Color me an anemic and pathetic Apple fanboy with a credit card balance that just went through the roof. Yes, I bought a new iPad Pro, added the Smart Keyboard Folio, and Pencil #2. I love it. And I hate it.
iPad Pro might be the perfect size for a computer. It is smaller and lighter than a MacBook Air, even with keyboard and Pencil. It is also faster and more capable, pound for pound, and dollar for dollar than a tricked out 13-inch MacBook Pro. No Microsoft Surface Pro or Windows 10 notebook– for the same money– has the same capability as an iPad Pro, the personal computer of tomorrow that you can buy today.
iPad Pro is flawed.
What’s the problem? The display? No. Speed? Laughably fast. Size? Perfect form factor. Number of applications available? Puhleeze. iOS has more apps for iPad than Windows or Mac combined.
What’s the problem?
iOS 12 is the Achille’s Heel for iPad and it all starts with the keyboard vs. touchscreen. The PC world has touchscreen notebook tablet hybrid devices that run the full gamut of Windows 10 and apps. Yes, a Surface-whatever sucks as a tablet, but it can be used as a tablet, even if it’s clumsy and limited. It can also be used as a full-fledged Windows PC with Photoshop or whatever you want to turn it into a powerhouse computer with a touchscreen option.
Power is in the keyboard, not in the fingertip, hand, wrist, arm, and shoulder. Yet all those moving body parts are a requirement to use an iPad when it is in keyboard mode.
That’s wrong. That’s a flaw. Apple must fix it.
Over the past three days of iPad Pro ownership I’ve picked up on every keyboard shortcut known to iOS. There are many. Most of them are Mac keyboard shortcuts, too, so some familiarity is built-in. iPad Pro’s Smart Keyboard Folio isn’t the best keyboard you’ll ever use but it has a good feel for someone who bangs hard on the keys. No real complaints.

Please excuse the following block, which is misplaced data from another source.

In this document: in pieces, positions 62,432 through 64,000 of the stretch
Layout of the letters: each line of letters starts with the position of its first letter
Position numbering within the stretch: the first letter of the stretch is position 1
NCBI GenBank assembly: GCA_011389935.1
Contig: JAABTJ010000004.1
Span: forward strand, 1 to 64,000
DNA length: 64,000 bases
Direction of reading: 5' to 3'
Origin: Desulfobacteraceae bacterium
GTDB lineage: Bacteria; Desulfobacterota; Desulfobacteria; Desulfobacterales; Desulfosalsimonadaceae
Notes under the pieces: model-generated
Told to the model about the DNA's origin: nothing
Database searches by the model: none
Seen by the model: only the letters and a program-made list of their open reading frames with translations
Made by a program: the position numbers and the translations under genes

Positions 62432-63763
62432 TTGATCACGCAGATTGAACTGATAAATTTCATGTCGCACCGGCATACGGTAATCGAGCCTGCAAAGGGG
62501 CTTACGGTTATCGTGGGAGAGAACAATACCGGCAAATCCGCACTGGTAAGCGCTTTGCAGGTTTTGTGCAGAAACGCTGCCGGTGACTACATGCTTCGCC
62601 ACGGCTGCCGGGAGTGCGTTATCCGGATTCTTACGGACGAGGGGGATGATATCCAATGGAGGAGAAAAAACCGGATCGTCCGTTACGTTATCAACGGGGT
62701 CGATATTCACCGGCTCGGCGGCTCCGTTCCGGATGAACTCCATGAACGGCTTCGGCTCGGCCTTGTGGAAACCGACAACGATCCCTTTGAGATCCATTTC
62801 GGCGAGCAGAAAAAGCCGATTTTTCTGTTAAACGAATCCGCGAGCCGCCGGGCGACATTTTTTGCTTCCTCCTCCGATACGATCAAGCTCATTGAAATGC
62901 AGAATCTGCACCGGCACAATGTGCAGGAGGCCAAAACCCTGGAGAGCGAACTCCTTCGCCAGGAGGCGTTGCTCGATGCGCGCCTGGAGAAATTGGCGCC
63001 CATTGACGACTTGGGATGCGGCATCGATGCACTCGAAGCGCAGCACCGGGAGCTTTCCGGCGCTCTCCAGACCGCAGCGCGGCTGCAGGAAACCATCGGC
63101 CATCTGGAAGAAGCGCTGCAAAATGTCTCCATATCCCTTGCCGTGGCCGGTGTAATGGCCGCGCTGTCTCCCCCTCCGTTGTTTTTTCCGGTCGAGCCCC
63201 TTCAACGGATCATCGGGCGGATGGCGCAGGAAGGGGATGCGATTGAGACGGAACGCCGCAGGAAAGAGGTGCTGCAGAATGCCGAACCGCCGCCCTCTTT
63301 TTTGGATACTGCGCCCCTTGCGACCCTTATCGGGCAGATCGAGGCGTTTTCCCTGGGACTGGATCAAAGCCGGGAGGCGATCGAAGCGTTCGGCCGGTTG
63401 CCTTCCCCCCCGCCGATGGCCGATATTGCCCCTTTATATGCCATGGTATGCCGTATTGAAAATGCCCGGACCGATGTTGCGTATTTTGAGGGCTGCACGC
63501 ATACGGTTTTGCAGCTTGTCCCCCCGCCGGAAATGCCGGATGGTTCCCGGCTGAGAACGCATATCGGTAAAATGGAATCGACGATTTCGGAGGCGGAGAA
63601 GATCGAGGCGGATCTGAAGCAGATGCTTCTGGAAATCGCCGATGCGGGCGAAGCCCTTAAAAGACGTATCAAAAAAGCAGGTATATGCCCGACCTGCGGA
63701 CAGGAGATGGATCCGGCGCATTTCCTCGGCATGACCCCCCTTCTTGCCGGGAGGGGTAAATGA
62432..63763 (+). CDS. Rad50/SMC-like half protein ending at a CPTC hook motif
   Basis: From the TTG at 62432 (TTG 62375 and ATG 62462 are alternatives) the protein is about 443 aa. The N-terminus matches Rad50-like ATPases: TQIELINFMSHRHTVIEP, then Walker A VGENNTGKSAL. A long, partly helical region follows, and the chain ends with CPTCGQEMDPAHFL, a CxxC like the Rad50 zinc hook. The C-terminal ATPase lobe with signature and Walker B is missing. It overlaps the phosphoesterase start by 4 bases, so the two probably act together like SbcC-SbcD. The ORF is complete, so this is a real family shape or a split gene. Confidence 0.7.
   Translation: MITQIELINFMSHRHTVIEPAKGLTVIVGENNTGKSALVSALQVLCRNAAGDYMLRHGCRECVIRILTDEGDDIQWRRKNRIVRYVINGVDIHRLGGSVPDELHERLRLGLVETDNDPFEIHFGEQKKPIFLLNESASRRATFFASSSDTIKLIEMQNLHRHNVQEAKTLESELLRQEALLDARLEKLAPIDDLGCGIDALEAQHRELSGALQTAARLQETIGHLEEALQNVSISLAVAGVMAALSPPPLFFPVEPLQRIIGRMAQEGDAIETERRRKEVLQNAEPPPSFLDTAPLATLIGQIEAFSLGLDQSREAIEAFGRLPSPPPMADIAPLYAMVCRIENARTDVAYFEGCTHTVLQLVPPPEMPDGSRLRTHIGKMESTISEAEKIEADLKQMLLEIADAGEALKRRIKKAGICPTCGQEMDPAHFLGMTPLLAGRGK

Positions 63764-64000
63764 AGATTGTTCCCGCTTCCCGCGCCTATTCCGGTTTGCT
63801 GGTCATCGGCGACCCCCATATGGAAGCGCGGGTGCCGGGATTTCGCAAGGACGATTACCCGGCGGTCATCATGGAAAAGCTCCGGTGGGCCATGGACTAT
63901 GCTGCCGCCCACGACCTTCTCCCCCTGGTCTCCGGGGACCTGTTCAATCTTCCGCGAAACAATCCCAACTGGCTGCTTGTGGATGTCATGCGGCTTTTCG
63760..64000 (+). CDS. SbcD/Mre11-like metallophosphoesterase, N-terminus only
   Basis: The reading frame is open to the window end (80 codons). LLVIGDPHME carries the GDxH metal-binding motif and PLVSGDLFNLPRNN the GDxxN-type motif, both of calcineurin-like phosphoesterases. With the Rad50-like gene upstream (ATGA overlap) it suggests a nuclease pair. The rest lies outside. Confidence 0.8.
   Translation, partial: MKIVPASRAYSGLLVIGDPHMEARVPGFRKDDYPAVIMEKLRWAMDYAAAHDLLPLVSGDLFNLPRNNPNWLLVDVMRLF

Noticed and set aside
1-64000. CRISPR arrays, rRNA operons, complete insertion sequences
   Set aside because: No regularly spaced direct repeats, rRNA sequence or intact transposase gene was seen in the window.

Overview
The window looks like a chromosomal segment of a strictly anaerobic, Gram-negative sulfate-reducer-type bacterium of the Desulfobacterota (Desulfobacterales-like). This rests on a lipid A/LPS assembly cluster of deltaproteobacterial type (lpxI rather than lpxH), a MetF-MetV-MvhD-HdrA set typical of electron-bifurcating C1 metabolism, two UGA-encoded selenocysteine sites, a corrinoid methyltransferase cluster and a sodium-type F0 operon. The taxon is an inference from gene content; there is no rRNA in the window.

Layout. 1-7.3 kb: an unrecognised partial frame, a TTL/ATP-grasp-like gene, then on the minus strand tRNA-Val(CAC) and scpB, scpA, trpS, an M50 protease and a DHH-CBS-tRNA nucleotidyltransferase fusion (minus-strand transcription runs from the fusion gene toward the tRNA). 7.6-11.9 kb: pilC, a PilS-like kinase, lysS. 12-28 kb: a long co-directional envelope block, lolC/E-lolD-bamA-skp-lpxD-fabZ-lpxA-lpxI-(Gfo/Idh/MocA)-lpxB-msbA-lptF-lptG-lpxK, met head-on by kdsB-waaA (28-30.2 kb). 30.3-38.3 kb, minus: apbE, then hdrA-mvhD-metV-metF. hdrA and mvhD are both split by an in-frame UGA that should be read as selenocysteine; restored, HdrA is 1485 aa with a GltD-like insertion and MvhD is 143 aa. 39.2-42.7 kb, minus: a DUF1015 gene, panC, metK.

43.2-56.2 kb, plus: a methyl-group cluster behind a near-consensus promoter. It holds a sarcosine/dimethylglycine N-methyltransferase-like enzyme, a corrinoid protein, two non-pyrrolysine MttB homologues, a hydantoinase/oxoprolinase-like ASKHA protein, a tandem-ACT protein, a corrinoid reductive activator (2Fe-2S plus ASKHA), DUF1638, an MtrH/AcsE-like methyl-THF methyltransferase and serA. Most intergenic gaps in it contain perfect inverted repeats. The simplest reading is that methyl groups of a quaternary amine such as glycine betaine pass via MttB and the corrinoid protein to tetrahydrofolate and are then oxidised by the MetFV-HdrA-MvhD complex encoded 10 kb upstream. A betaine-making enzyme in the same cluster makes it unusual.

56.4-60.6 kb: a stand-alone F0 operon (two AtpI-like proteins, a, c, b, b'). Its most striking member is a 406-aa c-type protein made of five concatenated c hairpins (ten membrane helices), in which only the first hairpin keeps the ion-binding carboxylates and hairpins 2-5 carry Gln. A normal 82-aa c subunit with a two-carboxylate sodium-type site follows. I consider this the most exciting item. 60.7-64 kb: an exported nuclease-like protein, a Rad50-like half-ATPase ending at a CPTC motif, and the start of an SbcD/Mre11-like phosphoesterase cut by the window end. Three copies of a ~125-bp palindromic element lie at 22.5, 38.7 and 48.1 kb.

What iOS 12 lacks is the option to abandon the iPad’s touchscreen in favor of keyboard solitude. One can use a Mac in power user mode without a trackpad or mouse. Ditto for a Windows 10 PC. The keyboard is the center of power. Trackpad or mouse point and click is the center of onscreen precision. iPad Pro and iOS 12 have neither such power or such precision.
That’s wrong. That’s a flaw. Apple must fix it. Soon.
To use an iPad Pro as it was originally intended– a tablet— is pure joy. Perfect size and performance. As usual, Apple gets the hardware right. Again. To use iPad Pro as a computer from the past– not necessarily as Apple co-founder Steve Jobs wanted– is frustration, not joy.
In keyboard mode, iPad Pro’s screen navigation is neither intuitive nor efficient. The fingers need to leave the keyboard too often and for trivial tasks to push a button or select a tool. And it isn’t just the fingers. The hand, wrist, arm, and shoulder go along for the ride.
Simple put, iOS 12 is iPad Pro’s biggest flaw. Apple can fix that with iOS 13.